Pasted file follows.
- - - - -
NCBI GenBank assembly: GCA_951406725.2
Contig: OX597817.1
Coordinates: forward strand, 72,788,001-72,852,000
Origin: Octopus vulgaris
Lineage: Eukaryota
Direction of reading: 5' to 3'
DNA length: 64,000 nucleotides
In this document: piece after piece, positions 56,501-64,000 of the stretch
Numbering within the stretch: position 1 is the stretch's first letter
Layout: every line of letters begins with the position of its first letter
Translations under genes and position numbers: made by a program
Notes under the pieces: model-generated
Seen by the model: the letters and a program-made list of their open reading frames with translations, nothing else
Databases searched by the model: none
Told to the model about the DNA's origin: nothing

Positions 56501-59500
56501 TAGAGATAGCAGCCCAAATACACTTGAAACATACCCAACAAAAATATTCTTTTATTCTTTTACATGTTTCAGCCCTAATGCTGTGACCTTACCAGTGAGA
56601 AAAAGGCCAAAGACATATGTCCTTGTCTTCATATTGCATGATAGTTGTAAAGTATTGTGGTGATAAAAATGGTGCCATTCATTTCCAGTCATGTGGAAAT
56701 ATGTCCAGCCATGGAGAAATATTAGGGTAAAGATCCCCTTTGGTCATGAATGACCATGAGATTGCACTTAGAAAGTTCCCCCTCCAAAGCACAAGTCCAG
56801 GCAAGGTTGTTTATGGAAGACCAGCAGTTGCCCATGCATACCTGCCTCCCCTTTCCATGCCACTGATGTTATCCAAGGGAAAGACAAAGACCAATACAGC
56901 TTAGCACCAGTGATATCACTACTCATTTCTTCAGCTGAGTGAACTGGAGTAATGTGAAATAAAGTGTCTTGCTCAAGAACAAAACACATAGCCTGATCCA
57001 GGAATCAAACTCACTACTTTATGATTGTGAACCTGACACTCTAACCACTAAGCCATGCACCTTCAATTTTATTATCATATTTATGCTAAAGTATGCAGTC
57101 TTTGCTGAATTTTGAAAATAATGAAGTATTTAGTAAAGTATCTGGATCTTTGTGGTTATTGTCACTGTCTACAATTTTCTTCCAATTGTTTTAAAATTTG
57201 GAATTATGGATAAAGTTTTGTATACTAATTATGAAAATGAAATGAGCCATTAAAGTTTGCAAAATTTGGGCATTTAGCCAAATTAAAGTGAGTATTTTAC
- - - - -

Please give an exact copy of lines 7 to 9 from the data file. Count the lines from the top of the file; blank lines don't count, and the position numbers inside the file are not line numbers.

DNA length: 64,000 nucleotides
In this document: piece after piece, positions 56,501-64,000 of the stretch
Numbering within the stretch: position 1 is the stretch's first letter